China Payments – Field Trip with Russ

Guest post today from my General Counsel and Chief Privacy Officer Russell Schrader. For those of you who don’t know Russ, he spent 18 yrs with Visa as their first Chief Privacy Officer.Russ just got back from almost 3 weeks in Asia and had a terrific view (from the field) on payments there. Given his deep knowledge of payments I thoroughly enjoyed his perspective.

July 11–
Just back from 3 weeks in China: Beijing to Tibet to Shanghai. Payments guys never sleep or just vacation, so here’s my report.

The phone is king.  It started the first day when the guide out his mobile number and said to call if there was anything we needed.  Some said they didn’t have roaming plans or want to pay the Verizon or ATT $10 per day. The guide’s quote–“everyone has a phone, even cats and dogs. Mime a phone and show them the number and they’ll call it for you.”  The New Yorkers responded with “yeah, right,” but darned if those who needed help didn’t get it quickly and easily.

It’s about social mobile payments regardless of age.  WeChat and Alipay QR codes are everywhere and used in stores, taxis and vending machines.  One of the few panhandlers had a sign around his neck with a QR code on it! The phone is the wallet.

It’s not about Apple Pay. After a tour of the Three Gorges Dam on a hot day, I went a vending machine that had the QR codes of 3 different systems and Apple Pay. I whipped out my phone–I’m an Apple Pay fan–but no Coke for me.  The locals tried and one bought me a soda with WeChat, saying, “No one takes Apple Pay.  They came too late.”

It’s not about Credit.  Even more than Apple Pay, I like the Sapphire Reserve card.  But merchant penetration is still a huge problem. The tailor agreed to take it for my deposit, with a 6% surcharge.  The shop actually has an assistant whose duties include escorting customers to a nearby ATM to get cash and return quickly and safely.

It’s not about Debit.   The ATM wouldn’t access my account and give me $100.  Not to worry, my guide said, she knows another.  Still no luck with the second local bank’s system.  Finally, I found a Citi ATM that worked, and my bank refunds foreign ATM fees.

The phone really is king, Part Two.   Shanghai Disneyland has a Preferred Access program that lets you dodge the 2-3 hour wait for the main attractions. But to keep the passes from being sold or transferred, I had to present a photo of myself taken at the time of purchase standing next to a Disney employee holding a sign.  Without the photo, the passes were worthless.  The catch? The photo is taken on MY phone, and they have no record or copy. What if someone doesn’t come with a phone?”  She laughed: “Everyone has a phone!”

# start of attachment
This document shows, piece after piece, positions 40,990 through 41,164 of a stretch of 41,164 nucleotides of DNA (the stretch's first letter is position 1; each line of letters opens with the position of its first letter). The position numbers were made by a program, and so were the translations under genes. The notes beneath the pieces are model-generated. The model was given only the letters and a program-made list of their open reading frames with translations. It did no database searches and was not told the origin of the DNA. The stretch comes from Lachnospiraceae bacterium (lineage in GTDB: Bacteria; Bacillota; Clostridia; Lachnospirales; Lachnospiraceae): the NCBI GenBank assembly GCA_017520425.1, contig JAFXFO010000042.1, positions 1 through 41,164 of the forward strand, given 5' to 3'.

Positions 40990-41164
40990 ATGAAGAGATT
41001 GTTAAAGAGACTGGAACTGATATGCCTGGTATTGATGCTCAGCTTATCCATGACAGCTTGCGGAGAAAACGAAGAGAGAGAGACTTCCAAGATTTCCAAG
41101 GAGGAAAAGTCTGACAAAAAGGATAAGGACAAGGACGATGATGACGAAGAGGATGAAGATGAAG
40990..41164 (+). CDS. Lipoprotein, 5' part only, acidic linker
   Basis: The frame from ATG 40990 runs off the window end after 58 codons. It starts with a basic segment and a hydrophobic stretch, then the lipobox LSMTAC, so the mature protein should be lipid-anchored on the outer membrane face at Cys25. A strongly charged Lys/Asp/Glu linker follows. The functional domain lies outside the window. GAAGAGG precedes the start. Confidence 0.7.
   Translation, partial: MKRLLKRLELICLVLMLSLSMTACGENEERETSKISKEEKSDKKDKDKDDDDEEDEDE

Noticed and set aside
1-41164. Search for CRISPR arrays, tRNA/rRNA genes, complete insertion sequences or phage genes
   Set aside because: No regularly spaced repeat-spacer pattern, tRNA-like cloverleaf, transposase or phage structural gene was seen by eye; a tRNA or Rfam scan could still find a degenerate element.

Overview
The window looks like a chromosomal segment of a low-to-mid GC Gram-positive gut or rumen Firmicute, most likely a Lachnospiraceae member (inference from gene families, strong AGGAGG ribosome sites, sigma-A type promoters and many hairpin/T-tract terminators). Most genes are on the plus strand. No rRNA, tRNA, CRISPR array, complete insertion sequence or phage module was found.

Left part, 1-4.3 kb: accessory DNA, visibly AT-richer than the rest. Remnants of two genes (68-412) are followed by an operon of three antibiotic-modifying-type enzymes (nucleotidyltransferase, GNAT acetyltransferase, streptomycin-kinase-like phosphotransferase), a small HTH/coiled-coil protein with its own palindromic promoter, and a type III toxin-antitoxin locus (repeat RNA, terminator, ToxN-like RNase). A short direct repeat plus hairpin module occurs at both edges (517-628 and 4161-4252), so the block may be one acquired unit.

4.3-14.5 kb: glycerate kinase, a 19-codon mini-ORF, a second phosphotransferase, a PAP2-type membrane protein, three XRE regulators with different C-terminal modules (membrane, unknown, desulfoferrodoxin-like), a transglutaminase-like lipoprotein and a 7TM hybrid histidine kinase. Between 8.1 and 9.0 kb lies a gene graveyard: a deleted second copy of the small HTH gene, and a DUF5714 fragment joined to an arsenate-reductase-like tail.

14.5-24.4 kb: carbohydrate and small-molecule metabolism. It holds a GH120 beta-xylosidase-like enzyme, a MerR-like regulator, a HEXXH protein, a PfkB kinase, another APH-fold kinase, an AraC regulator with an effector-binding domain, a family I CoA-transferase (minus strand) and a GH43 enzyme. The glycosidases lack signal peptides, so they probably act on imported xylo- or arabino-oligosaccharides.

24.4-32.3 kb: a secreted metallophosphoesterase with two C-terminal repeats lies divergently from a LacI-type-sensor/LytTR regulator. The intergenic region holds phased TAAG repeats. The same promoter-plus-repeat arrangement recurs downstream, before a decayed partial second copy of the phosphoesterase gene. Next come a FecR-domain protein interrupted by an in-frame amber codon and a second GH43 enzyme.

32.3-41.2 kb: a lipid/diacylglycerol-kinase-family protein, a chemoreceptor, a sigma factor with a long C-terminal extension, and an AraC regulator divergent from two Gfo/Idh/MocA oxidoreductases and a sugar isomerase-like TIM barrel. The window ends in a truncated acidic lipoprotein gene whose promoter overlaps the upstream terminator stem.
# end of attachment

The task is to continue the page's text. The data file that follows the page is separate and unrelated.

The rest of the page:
And as a privacy guy, I really liked Disney’s approach. But to buy a ticket online, they insist on having my passport number as well as presenting the original passport for scanning at the ticket booth. But that’s another post…

Russ

 

Chase Net 2017

Its tough to find time to Blog as a CEO…. Most of you my blogs are sometimes snarky and tactless (making NOT offending someone a new consideration).

I was taking a look at JPMC’s latest investor presentation and noticed that ChaseNet is gone.. Why? I’ve written on JPMC and ChaseNet a number of times over last 6 yrs. Today I’ll cover my views on the latest developments and my views on JPMC’s ChaseNet strategy. Lets recap first: Continue reading “Chase Net 2017”

Trust – Part 1

No one reads my long blogs.. so my 2017 resolution is to break them up into smaller thought “chunks”.

I can’t believe its been 2.5 yrs since I wrote Brokering Identity. The central element of that blog, and today is to take a “trust” view of Network and Platform strategies. The rules, standards and processes by which trust is managed are critical to the success of networked businesses and markets from eBay to Visa/MA to the NYSE. Continue reading “Trust – Part 1”

Commerce Signals Launches databridge

Press Release

I’m excited to announce the launch of our first product, databridgeTM. It’s no secret that banks, retailers and mobile operators have great data. The challenge for these companies has been in how they let their data “play” in a privacy-centric model that controls both WHO can use the data and HOW the data is used (see Data Leakage). This is the core of databridge, with an initial focus on enabling transaction data to measure marketing effectiveness. Continue reading “Commerce Signals Launches databridge”

The Ledger.. and a new SWIFT Killer?

Money 2020 was a little short on big announcements. My #1? Visa/Chain announcement. Chain will open its entire platform (software core) to developers enabling distributed innovation (ie investment) by hundreds of start-ups and bespoke networks looking to connect.  My #1 bet is that the first focus area for Visa/Chain will be in replacing SWIFT.  For those not familiar with the intricacies of global commercial money transfer via SWIFT see my youtube video.

SWIFT is a global messaging network that enables all member banks to communicate in common language, it handles no funds, nor does it manage settlement. Swift sends standard messages to banks to settle funds. In the SWIFT model the instruction is normally sent by the originator of the payment to a beneficiary. Originating banks can determine which set of correspondent banks to use (think routing control).

Visa and Mastercard are also messaging networks (see Structural Changes in Payment, and Real Time Payments). The short summary of these blogs:

  • Real time gross settlement (RTGS) is only possible if all parties have funds in a common settlement entity.
  • Fedwire, NYSE, ..have real time settlement as all “members” have funded accounts for a net settlement (think daily margin calls)..  but all other US payment networks are messaging only, with settlement handled as a (daily) back end process.